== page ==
Man Recounts Detention in Senegalese Military Camp


By Mustapha Jallow 
Alpha Barry, a native of Kafuta Tumbung said he was detained for seventeen (17) days in
Barry said he was kept in incommunicado by the Senegalese forces.
He was however quick to say that they were not tortured by the Senegalese security personnel.
He recalled that on Sunday, 28 May 2023, he went to the forest to fetch dry wood, and was
caught by Senegalese security forces that were on patrol in the area. He added they took him
away to Southern Senegal, Cassamance.
“It was a scary ordeal,” he said.
Barry and over a dozen Gambians were on 13 June 2023 released by a Forestry Tribunal.
“I was cutting dried trees to use it and fence my compound. But few minutes later, I was
surrounded by a group of armed soldiers. They gripped me and put me in one of their vehicles. I
was scared. I thought they were going to kill me. I begged for mercy, but they refused. They
took me to their camp,’’ Barrry explained.
Barry suddenly realized that he was not the only one arrested by the Senegalese forces. He said
24 young boys from Tanji, (who went to the bush to look for “faara’’ for their “Kankurang”
masquerade) and 5 charcoal producers from his village were apprehended by the Senegalese
forces that day. 
“We were first taken to a military camp in Jululum. We wanted to talk to them, but the soldiers
did not allow us to say anything. They said the place, where they will allow us to speak is at the
court. We had no option, but to comply, and wait for the day of the hearing,’’ he explained.
Barry said they were accused of cutting trees without a permit or document from the
Senegalese Forestry Department.
Barry narrated that at the court: “The judge told us to leave Casamance forest. He asked why
we were cutting their trees without permit or document issued to us by their forestry officials. I
responded that there were no dried logs in our villages, but the Judge said that was not an
Barry said they were later transported to a military detention center in Bingiona, adding they
were neither tortured nor maltreated by the soldiers or anyone.
“I’ve not heard any of the detainees among us complaining of being tortured or maltreated by
the soldiers. We were provided with enough food and water. New mattress, bed sheets and
soaps were all available to us and we thanked the Senegalese authorities for that,’’ he said.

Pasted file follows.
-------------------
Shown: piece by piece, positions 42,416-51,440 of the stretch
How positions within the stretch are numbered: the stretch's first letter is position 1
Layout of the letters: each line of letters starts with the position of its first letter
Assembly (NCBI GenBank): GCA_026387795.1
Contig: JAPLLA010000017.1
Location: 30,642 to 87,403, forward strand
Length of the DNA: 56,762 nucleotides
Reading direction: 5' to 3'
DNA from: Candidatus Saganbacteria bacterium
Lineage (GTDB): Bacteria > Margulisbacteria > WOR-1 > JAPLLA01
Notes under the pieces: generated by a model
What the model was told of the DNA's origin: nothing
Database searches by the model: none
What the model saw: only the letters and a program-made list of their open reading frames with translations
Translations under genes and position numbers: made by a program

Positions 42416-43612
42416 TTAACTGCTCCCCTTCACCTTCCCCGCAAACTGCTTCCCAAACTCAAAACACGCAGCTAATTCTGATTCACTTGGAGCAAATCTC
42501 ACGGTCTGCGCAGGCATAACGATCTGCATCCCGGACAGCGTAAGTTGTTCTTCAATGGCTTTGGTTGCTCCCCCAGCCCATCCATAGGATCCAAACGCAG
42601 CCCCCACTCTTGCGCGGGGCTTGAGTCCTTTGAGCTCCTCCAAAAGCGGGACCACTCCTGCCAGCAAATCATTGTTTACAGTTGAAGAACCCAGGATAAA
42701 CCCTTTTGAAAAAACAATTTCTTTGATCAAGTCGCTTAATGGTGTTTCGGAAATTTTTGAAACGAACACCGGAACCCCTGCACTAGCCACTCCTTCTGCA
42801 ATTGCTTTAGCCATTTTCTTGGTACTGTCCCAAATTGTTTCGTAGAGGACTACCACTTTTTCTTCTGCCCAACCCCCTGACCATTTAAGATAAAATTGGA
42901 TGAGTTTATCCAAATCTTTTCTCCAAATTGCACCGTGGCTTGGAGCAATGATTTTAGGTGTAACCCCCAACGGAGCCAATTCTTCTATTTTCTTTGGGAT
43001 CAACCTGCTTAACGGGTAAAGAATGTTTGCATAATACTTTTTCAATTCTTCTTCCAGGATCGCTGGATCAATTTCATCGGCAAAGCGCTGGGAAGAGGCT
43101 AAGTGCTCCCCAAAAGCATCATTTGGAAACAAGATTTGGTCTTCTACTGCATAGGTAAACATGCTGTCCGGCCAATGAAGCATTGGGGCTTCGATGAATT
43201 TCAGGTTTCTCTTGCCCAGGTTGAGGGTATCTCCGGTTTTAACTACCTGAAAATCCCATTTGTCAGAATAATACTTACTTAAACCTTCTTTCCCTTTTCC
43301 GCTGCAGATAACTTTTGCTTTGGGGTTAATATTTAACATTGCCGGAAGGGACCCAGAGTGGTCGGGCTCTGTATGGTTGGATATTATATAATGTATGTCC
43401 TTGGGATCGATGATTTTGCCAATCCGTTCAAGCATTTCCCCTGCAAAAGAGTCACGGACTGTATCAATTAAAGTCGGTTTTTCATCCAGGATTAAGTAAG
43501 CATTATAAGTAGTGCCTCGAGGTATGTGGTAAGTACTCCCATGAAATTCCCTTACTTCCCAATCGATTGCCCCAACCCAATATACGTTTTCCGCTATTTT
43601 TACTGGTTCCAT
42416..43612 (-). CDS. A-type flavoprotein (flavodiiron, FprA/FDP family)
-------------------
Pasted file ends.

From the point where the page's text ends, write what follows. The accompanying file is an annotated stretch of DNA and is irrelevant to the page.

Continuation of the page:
Barry and his colleagues spent 15 days in that military camp before they were moved to
Ziguinchor, where they were handed over to the Senegalese local police by the soldiers in

He said in Ziguinchor, some soldiers accused them of being rebels, but the soldiers eventually
realized that they were not rebels. 
“We were separated. Each local police station held some detainees. The only problem we had
was that the cells in the stations were small and tight,’’ he said.
According to him, the political tension between opposition leader Ousman Sonko and the
government in Senegal delayed their matter. Due to this political upheaval, they had to spend
days in custody.   
Barry said while he was in detention with 6 of his fellow Gambian detainees, officials from the
Senegalese forestry department came to their place of detention on 17 th June 2023, and took
them to the forestry tribunal that morning.
He said the adjudicator warned them to stay away from the Senegalese forest and stop cutting
down trees without permit.
“He {judge} further advised us to try all means and get permit from their forestry department
before going to Casamance and start chopping off trees. You cannot go into someone’s forest
and start cutting trees without any document being issued to you. If you do so, then that is
illegal because a law is in place for the protection of the forests,’’ Barry stated.
He added the judge assured them that if they were provided with permit by the
Senegalese forestry department, then they would have allowed them to fetch dry wood or
anything for their “Kankurang” masquerade.
“The judge warned that if they we are caught again cutting trees in the Casamance forest
without documents, we would be jailed for a term of six years ,” he said.
He recalled that the Judge mentioned that it is not in the interest of the two nations – Gambia
and Senegal – for ‘such to happen’ since the two countries share many things in common. The
Judge allowed them to return to the Gambia.
Barry said the Senegalese authorities are yet to release his bicycle and he is therefore asking
them to give him back what belongs to him.